St Joseph's School (Waitara)

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Education institution number:
2239
School type:
Full Primary
School gender:
Co-Educational
Definition:
Not Applicable
Total roll:
63
Telephone:
Address:

21 Nelson Street, Waitara

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Summary

St Joseph’s School (Waitara) is an integrated Catholic school that caters for children in Years 1 to 8. The roll of 119 students, incudes 35 who identify as Māori.

The school’s Christian character is central to teaching, learning and school operation and enacted through its values of: Responsibility-Mana Whakahaere; Respect-Manaakitanga; Relationships-Whānaugatanga; Reconciliation-Maungarongo; and Resilience-Manahau.

Since the September 2014 ERO report, positive practices have been sustained. Focus has been maintained on raising the achievement of those children whose learning and achievement need acceleration and developing staff capability to further strengthen practice.

How well is the school achieving equitable outcomes for all children?

Children achieve well at St Joseph’s School (Waitara). National Standard data indicates consistent achievement over the past three years. Māori learners overall, achieve similarly to their peers in reading, writing and mathematics. Children’s progress is well supported over their time at St Joseph’s, with the majority achieving at high levels in relation to National Standards by the time they leave the school in Year 8.

Trustees and senior leaders have an ongoing focus on enabling equitable achievement outcomes for all children. The board and leaders give emphasis to reducing disparities. At the time of this evaluation the majority of children achieved at or above in relation to National Standards. Staff have deliberately focused on factors that positively contribute to Māori success and they are responsive to and appreciative of whānau contributions. Strong focus is given to all learners achieving success across the curriculum, with examples of accelerated progress in reading, writing and mathematics for those at risk of underachievement.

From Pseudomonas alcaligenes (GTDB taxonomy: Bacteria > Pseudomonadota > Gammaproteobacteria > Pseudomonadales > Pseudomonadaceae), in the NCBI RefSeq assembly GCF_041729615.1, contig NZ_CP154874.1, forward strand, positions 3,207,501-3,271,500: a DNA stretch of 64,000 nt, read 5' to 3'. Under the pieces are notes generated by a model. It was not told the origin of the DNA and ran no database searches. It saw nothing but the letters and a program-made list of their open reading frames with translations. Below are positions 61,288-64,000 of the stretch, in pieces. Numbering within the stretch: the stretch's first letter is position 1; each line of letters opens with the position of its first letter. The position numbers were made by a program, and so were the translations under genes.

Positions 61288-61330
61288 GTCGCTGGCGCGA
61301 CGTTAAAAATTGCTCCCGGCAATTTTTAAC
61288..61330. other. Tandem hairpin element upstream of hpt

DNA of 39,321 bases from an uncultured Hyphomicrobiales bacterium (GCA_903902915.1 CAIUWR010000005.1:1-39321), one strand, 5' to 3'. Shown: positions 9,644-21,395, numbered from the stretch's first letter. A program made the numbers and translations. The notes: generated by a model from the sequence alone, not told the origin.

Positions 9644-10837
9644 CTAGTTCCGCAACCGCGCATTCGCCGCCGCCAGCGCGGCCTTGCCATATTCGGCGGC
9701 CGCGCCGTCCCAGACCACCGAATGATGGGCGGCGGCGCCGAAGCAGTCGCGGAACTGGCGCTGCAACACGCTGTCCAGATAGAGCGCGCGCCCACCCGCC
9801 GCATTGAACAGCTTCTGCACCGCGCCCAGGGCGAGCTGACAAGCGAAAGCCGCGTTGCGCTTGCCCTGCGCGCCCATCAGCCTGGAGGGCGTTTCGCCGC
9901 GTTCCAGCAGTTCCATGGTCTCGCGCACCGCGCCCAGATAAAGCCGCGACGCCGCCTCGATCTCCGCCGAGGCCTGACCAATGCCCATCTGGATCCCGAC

School performance has been sustained over time through well-focused, embedded processes and practices.

ERO is likely to carry out the next review in four-to-five years.

Equity and excellence

How effectively does this school respond to Māori and other children whose learning and achievement need acceleration?

The school is effective in responding to those Māori and other children whose learning and achievement need acceleration. The school’s internal evaluation of achievement identifies progress over time, with specific actions and programmes to support acceleration in literacy and numeracy. The board makes good, responsive resource provision based on this information.